Train No. 05615 Kochuveli – Guwahati special Train will arrive / depart Kishanganj station at 22:03/22:08 hrs.

Meanwhile, Railway had issued a press release on the diversion / cancellation of certain trains.

Trains Diverted­­­­ With Additional Stoppage Provided at Hijli

In order to facilitate infrastructure development works at Kharagpur Station in South Eastern Railway a line block is imposed, consequently the following trains are diverted to run without touching Kharagpur Station and with provision of additional stoppage at Hijli Railway Station on the following dates.

1) Train No.22603 Kharagpur – Villupuram Bi- weekly Express Train scheduled to depart Kharagpur on 17th November, 2017 will arrive/depart Hijili 14.12/14.17 hrs.

2) Train No.12514 Guwahati – Secunderabad Express Train scheduled to depart Guwahati on 16th November, 2017 will arrive/depart Hijili at 03.00/03.05 hrs.

3) Train No.22604 Villupuram – Kharagpur Bi- weekly Express Train scheduled to depart Villupuram on 16th November, 2017 will arrive/depart Hijili at 19.05/19.10 hrs.

4) Train No.12508 Guwahati – Thiruvantapuram Express Train scheduled to depart Guwahati on 17th November, 2017 will arrive/depart Hijili at 03.00/03.05 hrs.

5) Train No.22502 New Tinsukia – KSR Bengaluru Express Train scheduled to depart New Tinsukia on 17th November, 2017 will arrive/depart Hijili at 03.00/03.05 hrs.

6) Train No.12509 Bengaluru Cantt – Guwahati Express Train scheduled to depart Bengaluru Cantt on 15th November, 2017 will arrive/depart Hijili at 07.45/07.50 hrs.

7) Train No.12253 Yesvantapur – Bhagalpur Express Train scheduled to depart Yeshvantapur on 18th November, 2017 will arrive/depart Hijili at 19.50/19.55 hrs.

Train No.15227 Yesvantpur – Muzaffurpur Express Train scheduled to depart Yesvantpur on 15th November, 2017 will arrive/depart Hijili at 10.50/10.55 hrs.

Trains Diverted due to recent floods in Samastipur Division of East Coast Rly

1) Train No. 07091 Secunderabad – Raxaul Special train which has left Secunderabad on 7th November, 2017 is diverted via Samastipur, Muzaffarpur, Sagauli and Raxaul instead of Samastipur, Darbhanga , Sitamarhi and Raxaul stations.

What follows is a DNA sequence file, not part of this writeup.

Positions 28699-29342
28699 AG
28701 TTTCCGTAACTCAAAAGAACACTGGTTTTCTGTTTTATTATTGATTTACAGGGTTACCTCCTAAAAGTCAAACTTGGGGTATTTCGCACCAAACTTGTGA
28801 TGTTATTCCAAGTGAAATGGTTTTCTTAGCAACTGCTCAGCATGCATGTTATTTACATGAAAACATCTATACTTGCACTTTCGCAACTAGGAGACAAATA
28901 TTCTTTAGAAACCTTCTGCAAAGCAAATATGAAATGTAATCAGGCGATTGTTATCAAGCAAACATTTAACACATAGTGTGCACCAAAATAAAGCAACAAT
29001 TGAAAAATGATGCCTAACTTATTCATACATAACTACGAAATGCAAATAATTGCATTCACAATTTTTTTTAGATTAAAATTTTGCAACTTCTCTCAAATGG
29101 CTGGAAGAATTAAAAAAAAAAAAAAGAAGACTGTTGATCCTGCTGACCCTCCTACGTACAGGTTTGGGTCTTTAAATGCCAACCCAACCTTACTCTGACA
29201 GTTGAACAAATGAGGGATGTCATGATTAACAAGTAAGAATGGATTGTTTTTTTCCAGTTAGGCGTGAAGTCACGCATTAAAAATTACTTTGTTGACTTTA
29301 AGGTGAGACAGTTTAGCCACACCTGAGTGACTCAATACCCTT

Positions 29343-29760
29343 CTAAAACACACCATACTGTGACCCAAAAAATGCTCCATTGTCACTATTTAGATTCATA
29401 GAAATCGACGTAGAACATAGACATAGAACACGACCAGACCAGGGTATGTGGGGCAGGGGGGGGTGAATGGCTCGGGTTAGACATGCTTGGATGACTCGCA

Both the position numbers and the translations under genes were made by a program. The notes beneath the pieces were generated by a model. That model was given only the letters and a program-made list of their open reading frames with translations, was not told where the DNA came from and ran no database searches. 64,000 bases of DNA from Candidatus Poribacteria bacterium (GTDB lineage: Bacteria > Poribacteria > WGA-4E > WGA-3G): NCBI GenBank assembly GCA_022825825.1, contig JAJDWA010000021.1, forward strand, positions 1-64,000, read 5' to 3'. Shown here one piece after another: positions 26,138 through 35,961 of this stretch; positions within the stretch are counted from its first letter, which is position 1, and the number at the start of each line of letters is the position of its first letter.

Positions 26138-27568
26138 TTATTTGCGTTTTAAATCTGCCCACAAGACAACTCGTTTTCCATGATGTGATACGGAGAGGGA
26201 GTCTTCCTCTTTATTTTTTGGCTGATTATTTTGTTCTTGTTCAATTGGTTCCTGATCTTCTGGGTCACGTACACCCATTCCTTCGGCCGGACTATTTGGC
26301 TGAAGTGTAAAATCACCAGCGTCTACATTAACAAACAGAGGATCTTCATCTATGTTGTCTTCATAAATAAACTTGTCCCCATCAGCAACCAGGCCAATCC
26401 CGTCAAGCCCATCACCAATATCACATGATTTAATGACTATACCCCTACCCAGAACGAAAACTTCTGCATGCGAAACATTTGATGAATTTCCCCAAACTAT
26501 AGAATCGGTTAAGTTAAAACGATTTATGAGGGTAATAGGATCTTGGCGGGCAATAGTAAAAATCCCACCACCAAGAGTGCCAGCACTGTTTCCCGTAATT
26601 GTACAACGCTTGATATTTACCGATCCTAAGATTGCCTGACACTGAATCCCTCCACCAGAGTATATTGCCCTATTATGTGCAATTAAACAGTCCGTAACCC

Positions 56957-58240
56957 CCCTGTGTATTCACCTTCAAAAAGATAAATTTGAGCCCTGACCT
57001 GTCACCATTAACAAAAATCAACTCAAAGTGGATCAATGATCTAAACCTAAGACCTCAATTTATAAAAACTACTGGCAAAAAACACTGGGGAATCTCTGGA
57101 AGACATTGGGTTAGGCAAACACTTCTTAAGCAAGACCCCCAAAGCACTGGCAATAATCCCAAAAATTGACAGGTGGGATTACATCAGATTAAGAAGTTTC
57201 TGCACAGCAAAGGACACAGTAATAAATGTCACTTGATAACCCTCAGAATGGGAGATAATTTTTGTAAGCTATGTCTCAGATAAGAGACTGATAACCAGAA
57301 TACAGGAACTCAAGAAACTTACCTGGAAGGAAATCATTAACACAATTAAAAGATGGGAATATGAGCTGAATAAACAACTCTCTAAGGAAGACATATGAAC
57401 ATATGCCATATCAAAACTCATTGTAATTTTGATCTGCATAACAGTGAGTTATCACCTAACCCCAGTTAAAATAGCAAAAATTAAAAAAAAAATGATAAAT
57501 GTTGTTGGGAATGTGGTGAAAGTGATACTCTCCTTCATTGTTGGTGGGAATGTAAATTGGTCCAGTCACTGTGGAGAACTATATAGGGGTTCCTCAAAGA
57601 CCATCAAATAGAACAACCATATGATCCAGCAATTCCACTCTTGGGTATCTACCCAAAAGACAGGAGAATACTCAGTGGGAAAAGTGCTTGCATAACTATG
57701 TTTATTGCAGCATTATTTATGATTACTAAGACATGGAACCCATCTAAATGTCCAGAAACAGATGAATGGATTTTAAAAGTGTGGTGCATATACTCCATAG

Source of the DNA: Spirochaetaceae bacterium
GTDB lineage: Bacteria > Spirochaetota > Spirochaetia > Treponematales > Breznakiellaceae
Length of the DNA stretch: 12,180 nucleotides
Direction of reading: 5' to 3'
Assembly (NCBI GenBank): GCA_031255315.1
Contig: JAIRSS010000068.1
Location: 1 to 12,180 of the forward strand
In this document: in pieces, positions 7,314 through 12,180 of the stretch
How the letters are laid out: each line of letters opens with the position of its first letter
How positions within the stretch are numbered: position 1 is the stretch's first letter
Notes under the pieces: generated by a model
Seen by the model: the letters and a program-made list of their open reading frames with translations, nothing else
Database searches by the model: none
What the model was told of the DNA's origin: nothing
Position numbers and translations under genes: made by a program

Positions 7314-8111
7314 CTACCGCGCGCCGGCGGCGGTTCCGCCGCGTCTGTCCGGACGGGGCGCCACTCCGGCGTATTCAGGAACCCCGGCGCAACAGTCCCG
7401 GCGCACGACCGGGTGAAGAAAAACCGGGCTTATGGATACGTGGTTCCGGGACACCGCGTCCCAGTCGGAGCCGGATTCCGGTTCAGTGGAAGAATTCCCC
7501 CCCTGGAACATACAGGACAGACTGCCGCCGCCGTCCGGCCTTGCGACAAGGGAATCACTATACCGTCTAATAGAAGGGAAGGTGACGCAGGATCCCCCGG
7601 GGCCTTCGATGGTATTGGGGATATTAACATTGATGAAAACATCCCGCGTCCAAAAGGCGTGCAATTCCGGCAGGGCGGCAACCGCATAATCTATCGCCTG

2) Train No. 07092 Raxaul – Secunderabad Special Train scheduled to depart Raxaul at 12.45hrs on 10th November, 2017 is diverted via Raxaul, Sagauli, Muzaffarpur and Samastipur instead of Raxaul, Sitamarhi, Darbhanga and Samastipur Stations.

Trains Cancelled due to Sudden Foggy Weather in Northern Railway ­­­

1) Train No. 04426 Nizamuddin – Kochuveli Special Train is cancelled on 11th , 18th and 25th November,2017.

2) Train No. 04425 Kochuveli – Nizamuddin Special Train is cancelled on 13th , 20th and 27th November,2017.


Train No. 22691/22692, KSR Bengaluru – Hazrat Nizamuddin – KSR Bengaluru Rajdhani Express will continue to run via diverted route, Gooty – Kalluru till 31st March, 2018 for operational reasons.


1. Train No. 12245, Howarah – Yesvantpur Duranto Express journey commencing on 19th November, 2017 is cancelled.

2. Train No. 12246, Yesvantpur – Howarah Duranto Express journey commencing on 21st November, 2017 will remain cancelled for want of rake.


Train No. 12509, Bengaluru Cantt. – Guwahati journey commencing on 15th, 16th & 17th November, 2017; Train No. 15227, Yesvantpur – Mujaffarpur journey commencing on 15th November, 2017; Train No. 12503, Bengaluru Cantt. – Kamakhya journey commencing on 17th November, 2017; Train No. 12253, Yesvantpur – Bhagalpur journey commencing on 18th November, 2017 will be diverted via Hijilli, Nigatpur, Asansol instead of Kharagpur, Howrah.

Train No. 22502, New Tinsukiya – KSR Bengaluru journey commencing on 17th November, 2017 will be diverted via Asansol, Nigatpur, Hijilli instead of Howrah, Kharagpur.

Road Ministry offers Right of Way to Indian Railways for the Bullet Train project

In a move that could reduce costs and quicken construction of the ambitious Mumbai-Ahmedabad bullet train, the road transport and highways ministry offered right of way to the railways to build part of the project alongside the upcoming 380-km Vadodara-Mumbai expressway.

The road ministry has already acquired almost 3,200 hectares of land for the expressway and has offered right of way to the Indian Railways along the entire corridor between Vadodara and Mumbai for the bullet train project. Vadodara is 110 km from Ahmedabad and is a major trade centre along with Surat on the Ahmedabad-Mumbai corridor.

“The total project cost of the expressway is around Rs 40,000 crore and majority of it consists of the land value that we have acquired between the two cities for constructing the six-lane highway. The alignment of both rail and road corridor is almost the same between Mumbai and Vadodara,” a government official said.

The Indian Railways is yet to acquire land for the Rs 1.08 lakh crore bullet train project. The government aims to complete the Japanese International Cooperation Agency funded project by August 2022.